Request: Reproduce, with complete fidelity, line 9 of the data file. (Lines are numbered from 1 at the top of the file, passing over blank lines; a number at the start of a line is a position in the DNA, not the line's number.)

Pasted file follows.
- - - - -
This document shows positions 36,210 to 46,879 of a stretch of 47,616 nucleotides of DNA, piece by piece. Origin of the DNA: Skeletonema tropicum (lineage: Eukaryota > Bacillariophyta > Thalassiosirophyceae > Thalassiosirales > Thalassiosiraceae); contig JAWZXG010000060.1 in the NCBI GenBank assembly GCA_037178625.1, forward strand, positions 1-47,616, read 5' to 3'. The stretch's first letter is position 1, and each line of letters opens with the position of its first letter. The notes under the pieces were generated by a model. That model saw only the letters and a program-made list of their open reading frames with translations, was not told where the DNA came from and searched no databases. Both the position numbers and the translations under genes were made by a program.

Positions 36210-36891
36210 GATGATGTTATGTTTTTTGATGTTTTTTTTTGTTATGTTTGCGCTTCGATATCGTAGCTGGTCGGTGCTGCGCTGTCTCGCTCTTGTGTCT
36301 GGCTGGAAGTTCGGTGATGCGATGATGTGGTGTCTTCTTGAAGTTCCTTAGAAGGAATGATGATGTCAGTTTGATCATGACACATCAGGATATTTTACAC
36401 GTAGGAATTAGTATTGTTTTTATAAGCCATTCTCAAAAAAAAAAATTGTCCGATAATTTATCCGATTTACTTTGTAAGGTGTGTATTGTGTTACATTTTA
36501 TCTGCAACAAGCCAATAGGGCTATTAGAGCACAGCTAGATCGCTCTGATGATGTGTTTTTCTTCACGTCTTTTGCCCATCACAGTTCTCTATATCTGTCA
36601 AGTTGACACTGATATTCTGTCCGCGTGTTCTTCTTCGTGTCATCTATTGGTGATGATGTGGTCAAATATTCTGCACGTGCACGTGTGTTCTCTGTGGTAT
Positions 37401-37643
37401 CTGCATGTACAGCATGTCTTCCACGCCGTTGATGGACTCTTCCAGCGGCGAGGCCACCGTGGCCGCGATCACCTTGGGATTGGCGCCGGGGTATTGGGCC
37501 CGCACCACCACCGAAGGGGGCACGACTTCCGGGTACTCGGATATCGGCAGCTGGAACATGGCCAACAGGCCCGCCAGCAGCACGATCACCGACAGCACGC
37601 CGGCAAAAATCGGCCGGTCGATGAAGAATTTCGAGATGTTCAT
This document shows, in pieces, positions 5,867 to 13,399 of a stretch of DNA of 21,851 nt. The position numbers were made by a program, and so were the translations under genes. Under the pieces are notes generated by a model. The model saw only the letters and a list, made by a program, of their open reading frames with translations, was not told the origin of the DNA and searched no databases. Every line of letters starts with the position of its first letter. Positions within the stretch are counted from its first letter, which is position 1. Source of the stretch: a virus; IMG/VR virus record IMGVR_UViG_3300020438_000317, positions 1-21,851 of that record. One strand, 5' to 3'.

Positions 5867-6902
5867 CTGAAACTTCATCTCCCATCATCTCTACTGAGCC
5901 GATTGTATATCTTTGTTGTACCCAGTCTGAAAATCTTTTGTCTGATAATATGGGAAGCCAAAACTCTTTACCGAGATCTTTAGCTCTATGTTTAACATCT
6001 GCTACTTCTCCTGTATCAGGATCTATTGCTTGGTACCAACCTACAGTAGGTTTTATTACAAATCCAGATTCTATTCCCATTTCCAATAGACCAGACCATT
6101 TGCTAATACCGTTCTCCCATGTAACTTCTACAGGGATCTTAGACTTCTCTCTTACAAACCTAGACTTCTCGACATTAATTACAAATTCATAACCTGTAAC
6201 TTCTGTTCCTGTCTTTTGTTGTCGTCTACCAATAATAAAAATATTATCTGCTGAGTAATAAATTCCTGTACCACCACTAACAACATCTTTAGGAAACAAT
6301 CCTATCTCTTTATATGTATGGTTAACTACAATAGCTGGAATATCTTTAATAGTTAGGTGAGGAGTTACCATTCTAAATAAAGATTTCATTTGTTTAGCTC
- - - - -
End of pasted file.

37401 CTGCATGTACAGCATGTCTTCCACGCCGTTGATGGACTCTTCCAGCGGCGAGGCCACCGTGGCCGCGATCACCTTGGGATTGGCGCCGGGGTATTGGGCC